UQM Technologies, Inc. announced that it has made a significant breakthrough in the development of non-rare-earth magnet electric motor design.
The Colorado-based company said it has developed an electromagnetic design as efficient as regular electric motors, but without the use of rare-earth magnets.
“Leveraging our expertise in electric motor design, we’ve developed an electromagnetic design that produces competitive power-density and efficiency with non-rare-earth magnets,” said Eric R. Ridenour, president and chief executive officer of UQM Technologies, Inc. “This is great progress toward our objective of identifying magnet materials and technology that can deliver the performance our customers expect while limiting our exposure to price and supply concerns associated with rare-earth magnets.”
UQM said this work on non-rare-earth magnet motors is funded through a $4 million award received as part of a U.S. Energy Department Advanced Research and Development Grant. Under the agreement, UQM is cost-sharing 25 percent of the total effort.
The engineering team at UQM is working collaboratively with Ames Laboratory, the National Renewable Energy Laboratory and Oak Ridge National Laboratory to develop and apply these non-rare-earth magnets in a high-performance permanent magnet motor.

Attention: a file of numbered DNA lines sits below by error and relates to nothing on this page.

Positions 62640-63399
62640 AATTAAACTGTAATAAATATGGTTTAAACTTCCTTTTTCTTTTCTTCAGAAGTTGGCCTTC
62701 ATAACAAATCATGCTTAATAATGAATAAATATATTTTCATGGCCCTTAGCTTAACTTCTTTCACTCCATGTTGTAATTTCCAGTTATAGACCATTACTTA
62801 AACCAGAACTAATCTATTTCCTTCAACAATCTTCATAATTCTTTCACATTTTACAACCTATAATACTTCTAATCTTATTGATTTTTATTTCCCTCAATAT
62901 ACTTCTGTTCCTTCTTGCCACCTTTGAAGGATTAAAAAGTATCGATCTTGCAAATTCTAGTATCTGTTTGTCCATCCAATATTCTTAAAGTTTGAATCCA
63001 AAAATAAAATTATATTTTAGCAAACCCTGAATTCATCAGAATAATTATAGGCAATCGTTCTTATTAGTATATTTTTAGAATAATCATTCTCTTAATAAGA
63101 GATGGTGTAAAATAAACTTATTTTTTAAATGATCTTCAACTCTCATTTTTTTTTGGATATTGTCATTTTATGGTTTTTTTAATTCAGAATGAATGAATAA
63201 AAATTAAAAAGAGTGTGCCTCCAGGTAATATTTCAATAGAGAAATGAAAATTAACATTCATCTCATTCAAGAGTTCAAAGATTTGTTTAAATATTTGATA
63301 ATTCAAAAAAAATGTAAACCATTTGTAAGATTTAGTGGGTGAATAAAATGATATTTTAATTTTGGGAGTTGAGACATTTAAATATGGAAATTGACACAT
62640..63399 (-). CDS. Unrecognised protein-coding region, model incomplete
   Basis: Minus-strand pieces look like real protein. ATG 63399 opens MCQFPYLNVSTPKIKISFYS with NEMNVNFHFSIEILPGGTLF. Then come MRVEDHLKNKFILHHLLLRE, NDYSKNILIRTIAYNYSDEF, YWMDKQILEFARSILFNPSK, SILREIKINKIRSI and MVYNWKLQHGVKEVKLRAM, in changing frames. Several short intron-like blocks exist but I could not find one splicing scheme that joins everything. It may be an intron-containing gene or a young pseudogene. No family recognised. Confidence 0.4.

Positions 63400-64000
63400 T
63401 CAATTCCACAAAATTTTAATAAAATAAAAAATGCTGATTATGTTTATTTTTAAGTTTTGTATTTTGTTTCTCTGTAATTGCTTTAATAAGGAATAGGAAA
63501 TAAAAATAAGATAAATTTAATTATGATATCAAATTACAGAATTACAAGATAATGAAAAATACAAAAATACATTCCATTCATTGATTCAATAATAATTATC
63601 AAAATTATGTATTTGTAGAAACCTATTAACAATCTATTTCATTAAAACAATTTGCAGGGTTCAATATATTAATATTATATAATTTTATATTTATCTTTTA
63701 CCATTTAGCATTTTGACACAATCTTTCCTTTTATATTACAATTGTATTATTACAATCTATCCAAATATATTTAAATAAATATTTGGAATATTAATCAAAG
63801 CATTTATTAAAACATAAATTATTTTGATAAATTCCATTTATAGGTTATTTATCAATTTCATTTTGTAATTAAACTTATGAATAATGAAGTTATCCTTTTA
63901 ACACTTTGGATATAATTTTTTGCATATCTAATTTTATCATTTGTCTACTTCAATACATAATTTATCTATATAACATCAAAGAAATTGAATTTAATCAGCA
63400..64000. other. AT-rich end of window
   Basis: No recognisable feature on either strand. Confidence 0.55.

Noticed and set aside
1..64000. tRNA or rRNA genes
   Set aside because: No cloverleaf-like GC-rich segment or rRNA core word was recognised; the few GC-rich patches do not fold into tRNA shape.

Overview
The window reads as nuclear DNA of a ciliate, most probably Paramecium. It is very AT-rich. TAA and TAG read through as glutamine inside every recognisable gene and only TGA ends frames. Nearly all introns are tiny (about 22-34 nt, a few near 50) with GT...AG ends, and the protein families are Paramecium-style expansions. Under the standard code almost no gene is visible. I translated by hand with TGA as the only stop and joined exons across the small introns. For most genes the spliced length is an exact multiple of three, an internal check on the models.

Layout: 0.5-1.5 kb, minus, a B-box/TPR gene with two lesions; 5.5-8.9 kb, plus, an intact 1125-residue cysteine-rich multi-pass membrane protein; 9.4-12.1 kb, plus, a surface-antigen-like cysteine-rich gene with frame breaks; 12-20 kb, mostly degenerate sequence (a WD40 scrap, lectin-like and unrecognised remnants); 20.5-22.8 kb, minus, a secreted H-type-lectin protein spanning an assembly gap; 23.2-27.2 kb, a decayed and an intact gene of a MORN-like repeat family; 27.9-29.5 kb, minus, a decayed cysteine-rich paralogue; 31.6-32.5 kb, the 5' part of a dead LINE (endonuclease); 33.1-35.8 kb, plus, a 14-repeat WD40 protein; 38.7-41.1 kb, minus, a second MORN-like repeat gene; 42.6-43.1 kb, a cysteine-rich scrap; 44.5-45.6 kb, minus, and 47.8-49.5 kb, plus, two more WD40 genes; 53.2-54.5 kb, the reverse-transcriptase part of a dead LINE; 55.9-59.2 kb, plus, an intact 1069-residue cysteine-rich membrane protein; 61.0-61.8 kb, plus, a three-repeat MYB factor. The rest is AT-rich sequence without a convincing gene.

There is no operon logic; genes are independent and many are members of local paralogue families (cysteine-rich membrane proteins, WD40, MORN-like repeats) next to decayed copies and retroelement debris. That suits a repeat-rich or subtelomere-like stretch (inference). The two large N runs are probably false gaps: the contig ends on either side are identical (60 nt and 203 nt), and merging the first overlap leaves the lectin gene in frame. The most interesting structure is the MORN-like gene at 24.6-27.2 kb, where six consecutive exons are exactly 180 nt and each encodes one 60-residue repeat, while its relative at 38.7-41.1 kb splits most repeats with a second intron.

“The key to using non-rare-earth magnets in electric motors for vehicles is our patent-pending motor geometry, which in part defines the shape and magnetization direction of the permanent magnets,” said Jon Lutz, UQM Technologies’ vice president of engineering. “The completion of the electromagnetic design and analysis task is a significant step in the process of advancing motor and generator technology for electric and hybrid electric vehicles, providing an alternative to rare-earth magnets in permanent-magnet motor designs.”
For UQM, the next phase under the DOE grant is the mechanical design of the motor. Work on this is now underway at UQM to produce a concept-unit build in the next calendar year.